1. “The African Queen” (“The African Queen,” 1962 & 1977) – It seems only appropriate to start this list out with an attempt at transforming a classic film into a TV series. The first time around was in 1962, when James Coburn took on the role of Cap’n Charlie Allnot, while Glynis Johns played the Hepburn role of missionary Rosie Sayer, but although it aired as an episode of NBC’s “The Dick Powell Theater,” it never made it any further. Fifteen years later, CBS took a stab at it, with the leads played by Warren Oates and Mariette Hartley. No dice. If the actual movie ever makes it to DVD (can you believe it’s still unavailable?), perhaps one or both of these pilots will be included as part of the bonus material.

2. “Breakfast at Tiffany’s” (“Holly Golightly,” 1969) – It sounds nuts, right? Granted, if there was anyone in the late ’60s who was the TV equivalent of Audrey Hepburn, it was probably Stefanie Powers, but Hepburn’s performance was so iconic that it’s hard to even wrap your head around the idea of anyone else playing the role of Ms. Golightly. As it turns out, the original author of “Breakfast at Tiffany’s” – Truman Capote – didn’t like the movie, either, calling it “a mawkish valentine” to Hepburn, so he was even less ecstatic about the idea of a TV series. In an interview with Time Magazine, Capote predicted that the show would be even more “jerky” than the film and that he would not stand for the TV version “if they give me all the money in Christendom.” One doubts that his position on the matter had anything to do with the series not being picked up, but the end result no doubt pleased him, anyway.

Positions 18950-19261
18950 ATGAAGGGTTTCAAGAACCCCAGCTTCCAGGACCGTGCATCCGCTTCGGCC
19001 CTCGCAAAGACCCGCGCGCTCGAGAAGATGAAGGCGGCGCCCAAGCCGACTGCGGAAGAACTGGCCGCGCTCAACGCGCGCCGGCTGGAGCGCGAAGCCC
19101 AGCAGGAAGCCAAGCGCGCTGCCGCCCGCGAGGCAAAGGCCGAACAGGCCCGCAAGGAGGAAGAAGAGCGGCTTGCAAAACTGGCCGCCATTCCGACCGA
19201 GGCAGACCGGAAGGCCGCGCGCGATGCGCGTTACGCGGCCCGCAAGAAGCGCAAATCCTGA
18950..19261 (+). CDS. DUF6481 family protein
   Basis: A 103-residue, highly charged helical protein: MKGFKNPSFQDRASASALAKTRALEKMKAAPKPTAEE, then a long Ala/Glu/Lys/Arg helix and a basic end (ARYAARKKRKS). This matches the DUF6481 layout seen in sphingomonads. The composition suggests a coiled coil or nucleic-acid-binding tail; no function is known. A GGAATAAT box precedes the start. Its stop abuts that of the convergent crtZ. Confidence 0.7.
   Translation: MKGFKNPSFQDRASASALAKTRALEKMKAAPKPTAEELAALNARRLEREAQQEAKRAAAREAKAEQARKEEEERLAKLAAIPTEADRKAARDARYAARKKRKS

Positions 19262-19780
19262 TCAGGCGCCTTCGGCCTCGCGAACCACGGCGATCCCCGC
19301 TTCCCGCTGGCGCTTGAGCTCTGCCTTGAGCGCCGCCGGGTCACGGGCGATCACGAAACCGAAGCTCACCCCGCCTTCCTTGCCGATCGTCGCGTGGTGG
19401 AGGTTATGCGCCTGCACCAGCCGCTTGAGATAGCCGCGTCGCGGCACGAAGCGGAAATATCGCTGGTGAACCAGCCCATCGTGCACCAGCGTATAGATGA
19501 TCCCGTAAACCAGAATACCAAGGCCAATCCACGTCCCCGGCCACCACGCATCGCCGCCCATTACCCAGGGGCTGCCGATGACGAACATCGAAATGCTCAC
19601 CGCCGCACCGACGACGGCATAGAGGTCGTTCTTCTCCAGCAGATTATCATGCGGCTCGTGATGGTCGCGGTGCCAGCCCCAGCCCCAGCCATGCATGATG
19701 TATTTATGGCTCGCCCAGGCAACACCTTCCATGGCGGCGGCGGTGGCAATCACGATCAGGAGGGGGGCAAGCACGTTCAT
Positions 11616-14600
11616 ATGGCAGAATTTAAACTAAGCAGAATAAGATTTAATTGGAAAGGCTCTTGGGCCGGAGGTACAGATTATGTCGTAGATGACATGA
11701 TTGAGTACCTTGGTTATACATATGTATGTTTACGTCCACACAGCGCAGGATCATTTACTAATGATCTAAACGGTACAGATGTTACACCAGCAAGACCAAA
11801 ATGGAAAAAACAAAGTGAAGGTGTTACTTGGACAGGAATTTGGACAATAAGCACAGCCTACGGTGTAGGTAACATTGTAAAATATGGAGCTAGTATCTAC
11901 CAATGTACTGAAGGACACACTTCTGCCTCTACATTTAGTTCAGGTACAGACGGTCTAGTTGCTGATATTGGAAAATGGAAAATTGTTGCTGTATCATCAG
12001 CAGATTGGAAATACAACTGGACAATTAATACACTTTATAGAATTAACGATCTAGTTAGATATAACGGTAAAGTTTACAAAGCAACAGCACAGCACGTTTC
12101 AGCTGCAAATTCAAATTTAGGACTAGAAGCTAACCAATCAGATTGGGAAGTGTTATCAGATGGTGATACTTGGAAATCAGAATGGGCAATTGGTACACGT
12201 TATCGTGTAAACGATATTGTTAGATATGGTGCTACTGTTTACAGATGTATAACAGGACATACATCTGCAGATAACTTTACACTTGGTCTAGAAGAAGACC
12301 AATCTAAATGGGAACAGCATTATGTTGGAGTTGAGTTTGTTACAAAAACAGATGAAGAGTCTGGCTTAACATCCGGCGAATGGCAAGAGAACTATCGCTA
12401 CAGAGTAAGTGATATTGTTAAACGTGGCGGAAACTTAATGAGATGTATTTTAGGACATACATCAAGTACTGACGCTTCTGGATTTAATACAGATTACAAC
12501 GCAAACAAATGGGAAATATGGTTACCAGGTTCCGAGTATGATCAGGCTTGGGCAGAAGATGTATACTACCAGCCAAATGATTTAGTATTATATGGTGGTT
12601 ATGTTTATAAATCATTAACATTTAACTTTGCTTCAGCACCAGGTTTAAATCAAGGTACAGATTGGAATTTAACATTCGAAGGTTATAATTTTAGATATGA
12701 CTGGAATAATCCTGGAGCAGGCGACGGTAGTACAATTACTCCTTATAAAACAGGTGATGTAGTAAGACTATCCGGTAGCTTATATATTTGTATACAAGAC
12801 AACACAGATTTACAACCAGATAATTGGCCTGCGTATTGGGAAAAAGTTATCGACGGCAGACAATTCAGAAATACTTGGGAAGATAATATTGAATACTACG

3. “Diner” (“Diner,” 1983) – This one had a lot of potential, with the film’s writer/director, Barry Levinson, doing the same duties on the pilot. There was only one original cast member willing to return, however, but, hey, at least it was Paul Reiser (Modell). Plus, Mickey Rourke (Boogie) and Kevin Bacon (Fenwick) were traded out for Michael Madsen and James Spader, respectively, which ain’t half bad, really. In an interview with Venice Magazine, Levinson said, “We had a great cast, but CBS thought otherwise. They thought it wasn’t compatible with the current programming line-up they had.” The fools!